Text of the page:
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HUMAN CONSERVATION WORKERS FOR LUNCH



In an effort to save the endangered tiger, Nepal conservationists are working with village communities to restore tiger habitats along the border of India. Unfortunately, for the humans, the tigers are apparently "taking advantage" of the new food supply as an alarming number of human killings have been reported in the newly formed tiger habitats.

According to the article, " The Dark Side of Tiger Conservation" posted on ScienceNow, "Hunting and habitat destruction have reduced the world's wild tiger population from 100,000 a century ago to 5000 or so today." The Napalese government has recently made efforts to build tiger habitats in forests along tiger reserves in order to increase the tiger habitat. Local communities are working together to help manage these new habitats. This program, called the "buffer-zone management program", came to "Royal Chitwan National Park, a UNESCO World Heritage site along Nepal's southern border with India", when local communities pulled their livestock off lands surrounding the park and turned their grazing space into tiger habitat. This action came at a slight price, however, as the number of conflicts between humans and tigers increased. From 1979 to 2006 there were a reported 88 killings - with a nine-fold increase in killings per year once the new habitats (aka buffer zones) were established and populated with tigers.

This is good news for the tiger community as it obvious evidence for the success of these buffer zones in the conservation of tigers. A problem arises as the increase in attacks towards humans increases the aggression the villagers give to tigers ( they are more likely to kill or poison the tigers in defense or retaliation. A number of solutions have been addressed including educating the villages on how to go about daily activities and stay out of the tiger's way to fitting tigers with radio collars so, people will know where they are. Whatever the solution, this is an interesting comparison between behaviors of a species who is showing altruistic behavior towards another who has no capability of understanding it.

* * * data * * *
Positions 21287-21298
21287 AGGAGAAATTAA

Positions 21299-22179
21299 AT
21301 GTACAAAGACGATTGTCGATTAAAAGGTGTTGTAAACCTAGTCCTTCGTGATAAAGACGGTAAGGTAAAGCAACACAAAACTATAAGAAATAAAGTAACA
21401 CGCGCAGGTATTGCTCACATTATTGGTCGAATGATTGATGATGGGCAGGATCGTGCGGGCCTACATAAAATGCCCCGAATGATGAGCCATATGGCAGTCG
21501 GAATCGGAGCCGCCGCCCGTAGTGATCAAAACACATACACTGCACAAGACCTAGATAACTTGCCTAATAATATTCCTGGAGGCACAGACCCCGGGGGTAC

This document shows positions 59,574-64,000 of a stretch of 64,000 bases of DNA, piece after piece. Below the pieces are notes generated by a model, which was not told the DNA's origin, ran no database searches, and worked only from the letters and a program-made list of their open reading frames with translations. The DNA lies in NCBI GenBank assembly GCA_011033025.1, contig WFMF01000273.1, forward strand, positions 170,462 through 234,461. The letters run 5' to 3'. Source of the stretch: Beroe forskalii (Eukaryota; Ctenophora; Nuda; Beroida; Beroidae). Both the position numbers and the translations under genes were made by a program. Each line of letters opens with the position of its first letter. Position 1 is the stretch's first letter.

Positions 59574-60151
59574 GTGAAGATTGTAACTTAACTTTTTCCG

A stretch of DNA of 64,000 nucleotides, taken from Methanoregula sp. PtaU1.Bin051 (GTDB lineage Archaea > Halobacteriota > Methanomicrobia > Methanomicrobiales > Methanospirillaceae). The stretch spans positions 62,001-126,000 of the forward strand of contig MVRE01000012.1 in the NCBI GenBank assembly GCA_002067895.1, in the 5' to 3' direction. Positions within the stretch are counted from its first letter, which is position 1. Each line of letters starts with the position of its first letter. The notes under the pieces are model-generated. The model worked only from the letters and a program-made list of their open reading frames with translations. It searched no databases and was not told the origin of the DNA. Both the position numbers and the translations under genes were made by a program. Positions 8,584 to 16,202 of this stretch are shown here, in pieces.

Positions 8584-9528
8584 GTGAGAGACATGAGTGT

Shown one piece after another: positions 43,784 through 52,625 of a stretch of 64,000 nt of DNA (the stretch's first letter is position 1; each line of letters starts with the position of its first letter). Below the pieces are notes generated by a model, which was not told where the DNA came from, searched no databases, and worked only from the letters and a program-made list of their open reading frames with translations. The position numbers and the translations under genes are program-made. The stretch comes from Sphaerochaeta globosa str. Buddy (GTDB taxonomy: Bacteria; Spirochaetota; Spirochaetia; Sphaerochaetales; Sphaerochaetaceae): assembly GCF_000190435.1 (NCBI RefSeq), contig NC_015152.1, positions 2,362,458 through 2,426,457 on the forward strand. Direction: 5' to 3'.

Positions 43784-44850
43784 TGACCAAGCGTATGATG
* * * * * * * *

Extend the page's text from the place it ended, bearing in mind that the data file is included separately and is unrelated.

You may read the posted article here.

Maura Mulvey
12/5/08


Pregnant Males? Seahorses are Nature's Mr. Mom

          That's right guys. Male Pregnancy. It seems that seahorses have brought fathering to a whole new level. Generally in nature we may think of it as normal or usual for a female to produce eggs, give birth, and spend most of their time caring for their offspring. The male, on the other hand, makes his one contribution and can then spend the rest of his time on the couch watching football. However, over time it seems to have been more beneficial for seahorses to reverse this role, and with it the inversion of "Darwin's other big idea" of sexual selection. 

          So how does this work, you ask? Well, females haven't begun to produce sperm, but rather deposit their eggs. When seahorses mate, the female inserts her ovipositor into the male's brood pouch (which grows on the outside of the male's body). The female then deposits her unfertilized eggs into the pouch, upon which the male releases sperm for fertilization. The brood pouch is highly vascularized and specialized  for maintaining and caring for the developing embryos. For instance, the male controls osmoregulation of the salt concentrations, as well as providing oxygen and nutrients through a placenta-like structure until he gives birth. 
You can this this really well here: Seahorse Birth Video